Thursday, May 17, 2012

... dan hatiku berbunga riang 2012

Spring has always been my favourite season.  As this year will most probably be my last spring in Bristol, I decided to go all out to capture its essence :)

Spring, Vivaldi and daffodils are so exhilarating! Enjoy the video! :)

Parc Guell, Barcelona

The last place that we visited in Barcelona was Parc Guell.  It was also one of Antoni Gaudi's legacy, proclaimed as a world heritage site.  However, unlike Sagrada Familia, La Pedrera and Casa Battlo, this park was free-of-charge :).

From Passeig de Gracia, we took metro Line 3 to Vallcarca.  From there we happily followed the road signs to the place until we saw something that made us stopped dead in our tracks.  The final sign pointed up a steep terrace...   Unbeknownst to us, we had actually accessed the side entrance to Parc Guell...

Ayoyo!  Masa ni, rasa malas je nak teruskan perjalanan!  With a heavy heart, we decided to push on.  Luckily there were escalators going up the hill.  However, we still had to walk uphill on some stretches and hubby grumbed loudly.  Lutut nak tercabutlah, bla,bla, bla :).  So, for those of you who wishes to go to Parc Guell, it is better to access the park via its main entrance in Carrer d'Olot.  It's less challenging and there are buses plying its hilly route.

Anyway, the spectacular view of Barcelona from this particular entrance of Parc Guell, do make up for  sore limbs :)

Torre Agbar, Sagrada Familia and the sea... from the top of Parc Guell

Parc Guell was named after Eusebi Guell, a Catalan industrialist who had commisioned Antoni Gaudi to design a residential complex. The park, spanning 15 hectares, was located on the slope of the rugged Pelada mountainside.

As we walked downhill, the uniqueness of Parc Guell unfolded...

The 'Washerwoman' portico with palm tree-shaped sculptures

... posing at the helicoidal columns

Gaudi's signature catenary archs
Through the portico and viaduct we walked, until we reached the large square.  Here, visitors sat and posed on the famous undulating serpentine bench decorated with Trencadis.  Really beautiful!:)

The main terrace decorated with Trencadis - a type of mosaic made up of broken shards of ceramic and tiles.

At the rear of the square, large palm trees were carved from the mountain, forming a rustic stone wall.

After resting for a while, we proceeded down to the 'Marketplace'.  Inspired by the temples of ancient Greece, the hall was made up of 86 columns which supported the square above it.  The ceiling was decorated with colourful trencadis rosettes.  Nak tergeliat leherku ambik gambar! Hehehe! :P

The marketplace

Out of the Marketplace, we found ourselves facing the entrance of the park.  Wah ...  the scene was like a picture from  a story book, to be precise; Hansel and Gretel :).

The administration (R) and caretaker's (L) lodge

Down the stairs, the sons posed near the iconic dragon of Parc Guell.  Looked more like a monitor lizard to me :P

.... in front of the main fountain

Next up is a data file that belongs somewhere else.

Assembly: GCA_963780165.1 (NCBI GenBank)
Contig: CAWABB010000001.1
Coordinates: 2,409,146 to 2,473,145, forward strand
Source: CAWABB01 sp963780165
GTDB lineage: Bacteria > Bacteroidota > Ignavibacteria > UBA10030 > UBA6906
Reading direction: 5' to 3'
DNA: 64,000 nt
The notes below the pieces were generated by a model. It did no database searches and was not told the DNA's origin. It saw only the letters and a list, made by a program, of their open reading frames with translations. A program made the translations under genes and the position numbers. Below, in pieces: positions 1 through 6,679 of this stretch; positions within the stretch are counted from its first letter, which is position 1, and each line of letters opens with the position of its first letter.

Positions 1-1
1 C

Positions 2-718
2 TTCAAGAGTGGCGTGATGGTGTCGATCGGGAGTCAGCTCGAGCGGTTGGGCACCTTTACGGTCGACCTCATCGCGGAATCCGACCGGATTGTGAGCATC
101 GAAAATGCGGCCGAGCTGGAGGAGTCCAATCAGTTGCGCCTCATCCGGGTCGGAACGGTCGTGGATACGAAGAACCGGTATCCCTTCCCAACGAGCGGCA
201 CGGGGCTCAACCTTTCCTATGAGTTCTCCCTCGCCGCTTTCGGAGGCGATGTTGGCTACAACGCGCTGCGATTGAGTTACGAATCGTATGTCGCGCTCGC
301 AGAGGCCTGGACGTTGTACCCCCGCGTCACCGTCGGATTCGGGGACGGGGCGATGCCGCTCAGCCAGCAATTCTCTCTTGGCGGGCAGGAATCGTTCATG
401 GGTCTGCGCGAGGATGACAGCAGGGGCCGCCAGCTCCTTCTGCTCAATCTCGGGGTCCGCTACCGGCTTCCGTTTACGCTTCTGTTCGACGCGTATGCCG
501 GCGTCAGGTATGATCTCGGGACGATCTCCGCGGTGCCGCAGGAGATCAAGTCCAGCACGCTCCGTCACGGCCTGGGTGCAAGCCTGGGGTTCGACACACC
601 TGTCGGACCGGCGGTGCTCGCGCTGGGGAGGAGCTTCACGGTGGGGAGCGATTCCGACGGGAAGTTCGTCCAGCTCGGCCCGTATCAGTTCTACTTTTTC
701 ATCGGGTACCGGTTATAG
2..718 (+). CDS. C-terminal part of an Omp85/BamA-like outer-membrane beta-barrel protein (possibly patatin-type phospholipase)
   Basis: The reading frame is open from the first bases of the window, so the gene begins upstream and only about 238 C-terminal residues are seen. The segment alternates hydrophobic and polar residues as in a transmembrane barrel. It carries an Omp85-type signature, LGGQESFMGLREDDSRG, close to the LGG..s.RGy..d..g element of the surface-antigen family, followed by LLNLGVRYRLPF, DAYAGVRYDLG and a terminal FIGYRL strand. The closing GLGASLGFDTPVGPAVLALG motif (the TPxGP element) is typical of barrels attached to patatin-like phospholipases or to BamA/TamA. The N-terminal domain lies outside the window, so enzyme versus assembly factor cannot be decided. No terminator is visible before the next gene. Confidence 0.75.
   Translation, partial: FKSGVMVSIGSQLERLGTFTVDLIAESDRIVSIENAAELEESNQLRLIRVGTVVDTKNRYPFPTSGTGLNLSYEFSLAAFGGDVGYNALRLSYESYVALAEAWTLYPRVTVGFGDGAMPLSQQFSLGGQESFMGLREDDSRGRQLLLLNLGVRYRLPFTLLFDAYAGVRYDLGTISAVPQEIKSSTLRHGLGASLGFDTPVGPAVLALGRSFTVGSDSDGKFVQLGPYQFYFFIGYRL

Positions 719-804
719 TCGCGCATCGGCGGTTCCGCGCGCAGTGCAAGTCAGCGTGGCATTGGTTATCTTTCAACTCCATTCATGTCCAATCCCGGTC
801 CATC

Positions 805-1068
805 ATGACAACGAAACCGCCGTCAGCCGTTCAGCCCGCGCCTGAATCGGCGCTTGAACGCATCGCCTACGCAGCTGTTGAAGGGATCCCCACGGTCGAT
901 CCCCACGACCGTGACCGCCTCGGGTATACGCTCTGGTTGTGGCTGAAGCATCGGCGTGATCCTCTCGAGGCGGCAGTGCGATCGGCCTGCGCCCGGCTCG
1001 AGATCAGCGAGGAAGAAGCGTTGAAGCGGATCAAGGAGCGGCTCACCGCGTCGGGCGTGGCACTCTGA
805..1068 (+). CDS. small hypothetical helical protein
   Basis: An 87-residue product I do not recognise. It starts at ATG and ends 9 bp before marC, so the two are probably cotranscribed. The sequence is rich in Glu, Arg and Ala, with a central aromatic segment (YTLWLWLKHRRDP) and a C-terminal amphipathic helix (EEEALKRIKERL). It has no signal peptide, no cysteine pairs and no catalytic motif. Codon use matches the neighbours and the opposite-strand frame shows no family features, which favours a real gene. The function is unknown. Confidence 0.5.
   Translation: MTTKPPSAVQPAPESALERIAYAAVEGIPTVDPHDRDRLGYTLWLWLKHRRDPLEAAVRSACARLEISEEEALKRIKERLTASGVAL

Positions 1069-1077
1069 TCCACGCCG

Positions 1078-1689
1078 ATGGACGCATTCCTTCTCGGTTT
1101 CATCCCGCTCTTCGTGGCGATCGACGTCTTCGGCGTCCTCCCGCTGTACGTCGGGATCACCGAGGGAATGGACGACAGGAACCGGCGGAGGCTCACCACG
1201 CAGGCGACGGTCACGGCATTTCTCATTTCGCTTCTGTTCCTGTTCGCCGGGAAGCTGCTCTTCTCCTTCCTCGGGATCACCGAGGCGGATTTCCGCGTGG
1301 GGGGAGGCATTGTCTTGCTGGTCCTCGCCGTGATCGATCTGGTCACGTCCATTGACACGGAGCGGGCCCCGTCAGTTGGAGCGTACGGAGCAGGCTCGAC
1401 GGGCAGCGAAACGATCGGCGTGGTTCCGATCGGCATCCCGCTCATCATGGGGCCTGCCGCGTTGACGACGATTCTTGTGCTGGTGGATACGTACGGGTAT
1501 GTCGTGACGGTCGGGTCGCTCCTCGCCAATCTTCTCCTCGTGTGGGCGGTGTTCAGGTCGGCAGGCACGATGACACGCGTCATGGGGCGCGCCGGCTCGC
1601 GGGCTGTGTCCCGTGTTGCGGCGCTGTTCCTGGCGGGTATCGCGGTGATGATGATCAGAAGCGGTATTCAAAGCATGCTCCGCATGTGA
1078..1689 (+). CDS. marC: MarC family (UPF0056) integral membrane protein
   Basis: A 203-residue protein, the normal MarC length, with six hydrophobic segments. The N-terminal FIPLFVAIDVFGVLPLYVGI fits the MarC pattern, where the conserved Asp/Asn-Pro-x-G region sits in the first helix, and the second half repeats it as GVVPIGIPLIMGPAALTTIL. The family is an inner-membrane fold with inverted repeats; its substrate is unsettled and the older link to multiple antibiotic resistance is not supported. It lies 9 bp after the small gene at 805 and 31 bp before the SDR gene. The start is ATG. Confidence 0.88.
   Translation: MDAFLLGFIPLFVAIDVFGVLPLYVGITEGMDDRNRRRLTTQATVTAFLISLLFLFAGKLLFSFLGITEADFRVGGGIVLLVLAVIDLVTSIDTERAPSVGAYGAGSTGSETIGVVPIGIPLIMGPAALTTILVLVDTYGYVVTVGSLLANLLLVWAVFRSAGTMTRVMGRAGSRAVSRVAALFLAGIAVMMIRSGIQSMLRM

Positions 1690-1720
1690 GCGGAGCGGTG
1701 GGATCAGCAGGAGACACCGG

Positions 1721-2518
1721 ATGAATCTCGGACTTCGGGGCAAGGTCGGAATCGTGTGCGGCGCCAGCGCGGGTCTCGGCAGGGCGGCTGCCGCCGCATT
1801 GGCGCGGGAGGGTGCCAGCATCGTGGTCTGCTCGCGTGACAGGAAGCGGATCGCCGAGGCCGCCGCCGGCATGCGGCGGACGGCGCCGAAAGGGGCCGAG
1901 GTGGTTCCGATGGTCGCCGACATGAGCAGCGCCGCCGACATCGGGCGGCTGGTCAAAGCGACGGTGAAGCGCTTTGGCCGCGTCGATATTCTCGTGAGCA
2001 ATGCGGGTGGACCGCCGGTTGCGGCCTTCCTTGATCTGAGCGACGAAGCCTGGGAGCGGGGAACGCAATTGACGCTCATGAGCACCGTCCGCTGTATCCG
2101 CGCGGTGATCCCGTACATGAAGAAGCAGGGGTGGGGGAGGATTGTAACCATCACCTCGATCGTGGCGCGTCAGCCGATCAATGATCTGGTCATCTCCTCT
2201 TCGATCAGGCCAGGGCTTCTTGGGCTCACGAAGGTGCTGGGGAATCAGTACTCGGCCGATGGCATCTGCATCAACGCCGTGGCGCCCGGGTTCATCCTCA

More pictures were taken in the courtyard...

It was already sunset when we exited Parc Guell.  We didn't go to Montjuic as planned, as the cable car station would have already closed.  The next day we were already booked for London.  So, Parc Guell was our final destination in Barcelona.

All in all, we managed to visit most of the attractions in Barcelona.  Alhamdulillah :)

Final Verdict:
I LOVE Barcelona!  Unique buildings, cheap seafood, excellent public transport (better than London... ahem :)) and PERFECT weather.  I would definitely visit again kalau ada rezeki, InsyaAllah.  

Wednesday, May 2, 2012

Casa Battlo, Barcelona

Our next destination was Antoni Gaudi's Casa Battlo.  Similar to La Pedrera (Casa Mila), Casa Battlo was also an apartment, built by Gaudi for another wealthy Barcelona family, the Battlos.  From Palau Reial, we took Metro Line 3 to Passeig de Gracia station. Once there, it was not too difficult to catch the sight of the colourful building...

The exterior of Casa Battlo...
all bony and skeletony :)

"What?!  Another weird building??!!"
My son, Jon, couldn't hide his displeasure for having been dragged to see yet another Gaudi masterpiece. Hahaha!  So hubby volunteered to layan the sons, while the daughter and me toured the place.

Tickets were not too expensive, but I sure could have saved some Euros if I had my student card with me :(.  The price included audioguides.  Check the ticket price here.  You can buy the tickets online or on-site.  When I was there (in February), I didn't have to queue for tickets.  But I figured there would be a long queue during peak season.  The place is open 365 days (9.00 am to 9.00 pm) and will only be closed when there are functions.  

The windows of Casa Battlo on the first floor overlooking Passeig de Gracia

The modernist outdoor courtyard on the first floor...
Look at that tile work! :)

The interiors of Casa Battlo... marvellous ceramic tile work

Although we were able to visit most of the spaces, some were deemed restricted - probably these were private living spaces.  There was an antique lift going up and down, but I guessed this was private as well.  We visitors had to take the stairs.  

Gaudi's signature  catenary archs

The roof terrace was yet another proof of Gaudi's ingenuity:  the roof supposedly symbolized the backbone of the dragon killed by St. George.  As I let my imagination ran wild, I figured that the chimneys might be the swords and the crossed turret symbolized St. George?  Amacam?  Boleh ka?? :)

Can it be that this is a dragon's head (see those eyes??)
pierced by 4 swords? 

The supposed backbone of the dragon killed by St. George,
the mythical chimneys and four-armed cross

My verdict: a place that truly appeals to your mind and senses! Words can't say enough but hopefully my photos said it all :)